BACKGROUND Since the outbreak of COVID-19 in December 2019, there have been 96 623 laboratory-confirmed cases and 4784 deaths by December 29 in China. We aimed to analyze the risk factors and the incidence of thrombosis from patients with confirmed COVID-19 pneumonia. MATERIAL AND METHODS Eighty-eight inpatients with confirmed COVID-19 pneumonia were reported (31 critical cases, 33 severe cases, and 24 common cases). The thrombosis risk factor assessment, laboratory results, ultrasonographic findings, and prognoses of these patients were analyzed, and compared among groups with different severity. RESULTS Nineteen of the 88 cases developed DVT (12 critical cases, 7 severe cases, and no common cases). In addition, among the 18 patients who died, 5 were diagnosed with DVT. Positive correlations were observed between the increase in D-dimer level (≥5 µg/mL) and the severity of COVID-19 pneumonia (r=0.679, P<0.01), and between the high Padua score (≥4) and the severity (r=0.799, P<0.01). In addition, the CRP and LDH levels on admission had positive correlations with the severity of illness (CRP: r=0.522, P<0.01; LDH: r=0.600, P<0.01). A negative correlation was observed between the lymphocyte count on admission and the severity of illness (r=-0.523, P<0.01). There was also a negative correlation between the lymphocyte count on admission and mortality in critical patients (r=-0.499, P<0.01). Univariable logistic regression analysis showed that the occurrence of DVT was positively correlated with disease severity (crude odds ratio: 3.643, 95% CI: 1.218-10.896, P<0.05). CONCLUSIONS Our report illustrates that critically or severely ill patients have an associated high D-dimer value and high Padua score, and illustrates that a low threshold to screen for DVT may help improve detection of thromboembolism in these groups of patients, especially in asymptomatic patients. Our results suggest that early administration of prophylactic anticoagulant would benefit the prognosis of critical patients with COVID-19 pneumonia and would likely reduce thromboembolic rates.


Subject(s)
COVID-19/complications , Fibrin Fibrinogen Degradation Products/analysis , Venous Thrombosis/epidemiology , Adult , Aged , Asymptomatic Diseases , COVID-19/blood , COVID-19/diagnosis , COVID-19/epidemiology , COVID-19 Testing , China/epidemiology , Female , Hospital Mortality , Humans , Incidence , Lower Extremity/blood supply , Lower Extremity/diagnostic imaging , Male , Middle Aged , Patient Admission , Prognosis , Retrospective Studies , Risk Assessment/methods , Risk Assessment/statistics & numerical data , Risk Factors , SARS-CoV-2/isolation & purification , Severity of Illness Index , Ultrasonography , Venous Thrombosis/blood , Venous Thrombosis/diagnosis , Venous Thrombosis/etiology
12.
Eur J Clin Invest ; 51(4): e13471, 2021 Apr.
Article in English | MEDLINE | ID: covidwho-1146517

ABSTRACT

The development of an obstructive luminal thrombus is pathological and considered a failure of endogenous fibrinolysis. The consequences may be fatal, or result in lasting downstream organ damage. Therefore, assessment of endogenous fibrinolytic status in an individual may identify those at risk of occlusive thrombus formation and provide prognostic information. Arterial thrombi are more platelet rich and more resistant to fibrinolysis than venous thrombi. Several recent studies using global tests of fibrinolysis in patients with acute coronary syndromes (ACS) have shown that despite dual antiplatelet therapy, patients with impaired fibrinolytic status have an increased risk of adverse cardiovascular events, compared with those with effective fibrinolytic function. Such data add significantly to the predictive value of established cardiovascular risk factors and conventional biomarkers. Most data reported have been obtained with the Global Thrombosis Test and the turbidimetric plasma clot lysis assay. A few small studies in patients with ischaemic stroke suggest a similar predictive role of fibrinolytic status assessment in these patients. Studies reporting an association between impaired fibrinolysis and future venous thrombotic events are limited, and in the form of case-control studies. Viscoelastic assays may have a role in the prediction of venous thromboembolic risk. Assays of fibrinolytic function should be used to obtain a more accurate risk of future thrombotic events, particularly in the setting of ACS. The availability of point-of-care tests helps facilitate this and should encourage future studies to assess personalised antithrombotic treatment combinations to optimise fibrinolytic status and reduce thrombosis risk.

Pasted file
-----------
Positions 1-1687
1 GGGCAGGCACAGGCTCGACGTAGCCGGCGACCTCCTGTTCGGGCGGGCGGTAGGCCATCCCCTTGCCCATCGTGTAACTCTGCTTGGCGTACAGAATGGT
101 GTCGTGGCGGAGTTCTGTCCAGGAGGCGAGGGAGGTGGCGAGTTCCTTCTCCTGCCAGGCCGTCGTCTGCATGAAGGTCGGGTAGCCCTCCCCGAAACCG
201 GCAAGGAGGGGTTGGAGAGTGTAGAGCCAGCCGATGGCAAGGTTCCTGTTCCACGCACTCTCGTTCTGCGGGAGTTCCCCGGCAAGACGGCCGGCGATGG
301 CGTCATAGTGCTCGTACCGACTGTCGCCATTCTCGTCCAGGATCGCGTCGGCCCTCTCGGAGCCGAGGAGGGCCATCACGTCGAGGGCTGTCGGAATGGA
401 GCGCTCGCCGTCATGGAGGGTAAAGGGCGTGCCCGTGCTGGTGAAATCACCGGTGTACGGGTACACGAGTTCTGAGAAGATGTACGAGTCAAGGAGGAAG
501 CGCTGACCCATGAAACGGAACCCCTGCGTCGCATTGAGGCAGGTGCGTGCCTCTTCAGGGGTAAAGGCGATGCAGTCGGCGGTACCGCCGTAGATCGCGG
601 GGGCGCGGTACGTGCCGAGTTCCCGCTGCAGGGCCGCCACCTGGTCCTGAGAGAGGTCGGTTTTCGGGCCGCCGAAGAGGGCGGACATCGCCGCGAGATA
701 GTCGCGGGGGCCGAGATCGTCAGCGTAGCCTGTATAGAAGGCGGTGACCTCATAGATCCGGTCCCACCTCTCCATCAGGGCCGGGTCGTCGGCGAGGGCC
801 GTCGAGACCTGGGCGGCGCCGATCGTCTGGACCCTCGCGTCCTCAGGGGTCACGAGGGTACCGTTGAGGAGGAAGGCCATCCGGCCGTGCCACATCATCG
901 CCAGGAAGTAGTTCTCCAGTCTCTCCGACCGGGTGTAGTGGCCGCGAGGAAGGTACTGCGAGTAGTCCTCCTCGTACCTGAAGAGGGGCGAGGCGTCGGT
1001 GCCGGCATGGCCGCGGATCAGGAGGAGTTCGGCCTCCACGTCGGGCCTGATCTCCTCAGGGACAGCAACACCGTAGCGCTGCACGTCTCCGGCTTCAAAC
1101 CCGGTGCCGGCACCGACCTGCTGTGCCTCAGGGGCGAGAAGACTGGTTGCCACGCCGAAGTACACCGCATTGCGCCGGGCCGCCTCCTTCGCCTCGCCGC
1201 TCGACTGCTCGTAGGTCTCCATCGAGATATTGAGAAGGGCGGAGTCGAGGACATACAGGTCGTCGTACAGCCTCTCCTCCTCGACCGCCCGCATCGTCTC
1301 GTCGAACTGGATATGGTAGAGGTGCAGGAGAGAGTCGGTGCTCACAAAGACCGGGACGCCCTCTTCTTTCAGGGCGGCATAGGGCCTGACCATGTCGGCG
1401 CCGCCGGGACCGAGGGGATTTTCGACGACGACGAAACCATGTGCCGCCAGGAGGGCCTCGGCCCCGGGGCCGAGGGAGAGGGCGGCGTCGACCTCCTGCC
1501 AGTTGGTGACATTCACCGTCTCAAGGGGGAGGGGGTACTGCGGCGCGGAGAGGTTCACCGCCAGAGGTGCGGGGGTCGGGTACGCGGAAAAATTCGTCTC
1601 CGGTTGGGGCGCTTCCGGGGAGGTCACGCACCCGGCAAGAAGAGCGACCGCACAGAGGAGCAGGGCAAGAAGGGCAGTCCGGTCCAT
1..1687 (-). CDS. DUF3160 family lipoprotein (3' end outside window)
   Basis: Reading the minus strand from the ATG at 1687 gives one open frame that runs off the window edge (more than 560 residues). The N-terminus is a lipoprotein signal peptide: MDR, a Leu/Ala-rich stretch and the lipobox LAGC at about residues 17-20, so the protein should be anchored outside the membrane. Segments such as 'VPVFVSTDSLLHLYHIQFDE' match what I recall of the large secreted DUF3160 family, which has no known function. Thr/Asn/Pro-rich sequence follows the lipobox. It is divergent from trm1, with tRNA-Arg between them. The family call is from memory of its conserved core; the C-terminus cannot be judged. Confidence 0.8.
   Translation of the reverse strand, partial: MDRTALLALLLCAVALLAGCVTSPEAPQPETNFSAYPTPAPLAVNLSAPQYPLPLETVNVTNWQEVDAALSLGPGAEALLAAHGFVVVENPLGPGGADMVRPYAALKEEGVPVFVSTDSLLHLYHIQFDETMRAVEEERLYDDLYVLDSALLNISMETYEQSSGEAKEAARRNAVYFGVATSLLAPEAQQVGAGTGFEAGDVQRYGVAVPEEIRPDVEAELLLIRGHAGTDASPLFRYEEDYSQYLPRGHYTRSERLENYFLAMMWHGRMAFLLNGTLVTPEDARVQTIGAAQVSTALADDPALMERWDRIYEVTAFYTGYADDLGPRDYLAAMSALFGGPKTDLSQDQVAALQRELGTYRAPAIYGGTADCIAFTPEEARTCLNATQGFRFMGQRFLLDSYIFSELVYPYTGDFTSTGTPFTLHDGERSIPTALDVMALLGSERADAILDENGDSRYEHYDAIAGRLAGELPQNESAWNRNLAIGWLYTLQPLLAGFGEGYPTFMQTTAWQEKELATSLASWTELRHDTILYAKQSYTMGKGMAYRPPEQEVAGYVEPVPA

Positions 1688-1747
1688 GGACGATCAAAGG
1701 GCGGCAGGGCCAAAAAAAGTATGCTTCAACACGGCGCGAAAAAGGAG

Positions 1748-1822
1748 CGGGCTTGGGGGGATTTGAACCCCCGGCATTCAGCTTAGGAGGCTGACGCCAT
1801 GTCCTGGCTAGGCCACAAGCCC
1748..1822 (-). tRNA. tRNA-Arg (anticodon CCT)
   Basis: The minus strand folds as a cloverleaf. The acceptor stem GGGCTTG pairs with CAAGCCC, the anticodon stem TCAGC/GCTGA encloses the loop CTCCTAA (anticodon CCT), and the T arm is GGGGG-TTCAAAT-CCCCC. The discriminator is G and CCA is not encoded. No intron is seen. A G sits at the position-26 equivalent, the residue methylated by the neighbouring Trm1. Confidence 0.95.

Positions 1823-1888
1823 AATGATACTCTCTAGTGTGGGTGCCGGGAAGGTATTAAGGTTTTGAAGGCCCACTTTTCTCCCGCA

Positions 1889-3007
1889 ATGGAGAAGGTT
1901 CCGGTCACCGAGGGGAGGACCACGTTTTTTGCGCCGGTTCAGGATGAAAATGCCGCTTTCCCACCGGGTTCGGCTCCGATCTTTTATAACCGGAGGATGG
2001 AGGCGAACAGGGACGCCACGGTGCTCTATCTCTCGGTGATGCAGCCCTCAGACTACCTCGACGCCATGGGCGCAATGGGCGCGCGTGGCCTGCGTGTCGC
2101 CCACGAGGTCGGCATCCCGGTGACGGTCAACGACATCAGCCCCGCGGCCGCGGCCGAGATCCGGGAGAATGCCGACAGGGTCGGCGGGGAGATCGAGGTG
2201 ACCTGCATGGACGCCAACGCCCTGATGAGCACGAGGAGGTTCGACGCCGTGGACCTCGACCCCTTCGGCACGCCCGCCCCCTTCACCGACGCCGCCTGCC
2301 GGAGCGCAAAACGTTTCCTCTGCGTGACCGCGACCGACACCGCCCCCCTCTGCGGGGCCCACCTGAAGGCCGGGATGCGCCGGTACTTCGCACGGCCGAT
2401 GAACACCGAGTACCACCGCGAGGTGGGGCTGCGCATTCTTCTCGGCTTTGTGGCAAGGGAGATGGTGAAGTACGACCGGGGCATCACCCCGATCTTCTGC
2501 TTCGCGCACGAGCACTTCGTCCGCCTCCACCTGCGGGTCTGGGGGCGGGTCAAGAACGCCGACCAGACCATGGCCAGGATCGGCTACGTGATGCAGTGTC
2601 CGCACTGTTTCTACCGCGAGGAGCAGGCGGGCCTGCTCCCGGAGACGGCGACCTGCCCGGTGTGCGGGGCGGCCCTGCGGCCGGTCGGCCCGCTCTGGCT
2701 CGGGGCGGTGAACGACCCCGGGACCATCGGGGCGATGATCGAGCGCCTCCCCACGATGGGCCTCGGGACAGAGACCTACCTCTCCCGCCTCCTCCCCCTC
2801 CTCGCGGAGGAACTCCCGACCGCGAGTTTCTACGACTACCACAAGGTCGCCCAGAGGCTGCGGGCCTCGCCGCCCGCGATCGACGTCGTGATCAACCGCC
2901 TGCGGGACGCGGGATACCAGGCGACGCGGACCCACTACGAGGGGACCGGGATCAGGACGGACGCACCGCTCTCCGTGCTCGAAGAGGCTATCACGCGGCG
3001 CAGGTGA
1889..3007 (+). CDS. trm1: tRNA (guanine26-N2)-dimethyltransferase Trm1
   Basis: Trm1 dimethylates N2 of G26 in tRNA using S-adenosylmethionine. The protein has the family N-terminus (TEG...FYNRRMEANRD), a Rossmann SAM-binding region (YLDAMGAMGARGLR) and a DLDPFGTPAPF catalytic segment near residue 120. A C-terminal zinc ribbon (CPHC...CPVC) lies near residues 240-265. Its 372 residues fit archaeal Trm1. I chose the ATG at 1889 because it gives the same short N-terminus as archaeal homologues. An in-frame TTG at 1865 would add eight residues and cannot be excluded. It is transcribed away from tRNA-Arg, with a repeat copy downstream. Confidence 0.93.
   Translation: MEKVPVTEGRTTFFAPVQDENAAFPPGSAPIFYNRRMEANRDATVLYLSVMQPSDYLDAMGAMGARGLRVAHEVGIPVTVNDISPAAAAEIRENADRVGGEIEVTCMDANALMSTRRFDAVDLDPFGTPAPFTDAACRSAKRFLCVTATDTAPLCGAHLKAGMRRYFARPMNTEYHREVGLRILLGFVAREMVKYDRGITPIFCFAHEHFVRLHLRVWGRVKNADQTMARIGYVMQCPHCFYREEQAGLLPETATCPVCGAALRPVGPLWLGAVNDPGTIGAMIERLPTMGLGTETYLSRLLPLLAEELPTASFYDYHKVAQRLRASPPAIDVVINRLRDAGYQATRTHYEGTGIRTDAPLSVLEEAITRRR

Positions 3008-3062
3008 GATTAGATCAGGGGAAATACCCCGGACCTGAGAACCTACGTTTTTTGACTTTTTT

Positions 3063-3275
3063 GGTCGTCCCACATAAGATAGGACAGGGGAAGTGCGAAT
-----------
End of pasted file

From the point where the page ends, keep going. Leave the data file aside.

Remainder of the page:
Subject(s)
Acute Coronary Syndrome/blood , Coronary Thrombosis/blood , Fibrin Clot Lysis Time , Fibrinolysis/physiology , Ischemic Stroke/blood , Thrombelastography , Thrombosis/blood , Venous Thrombosis/blood , Acute Coronary Syndrome/epidemiology , Arteries , COVID-19/blood , Coronary Thrombosis/epidemiology , Hematologic Tests , Humans , Ischemic Stroke/epidemiology , Myocardial Infarction/blood , Myocardial Infarction/epidemiology , Risk Assessment , SARS-CoV-2 , Thrombosis/epidemiology , Venous Thromboembolism/blood , Venous Thromboembolism/epidemiology , Venous Thrombosis/epidemiology
13.
J Thromb Thrombolysis ; 51(4): 897-901, 2021 May.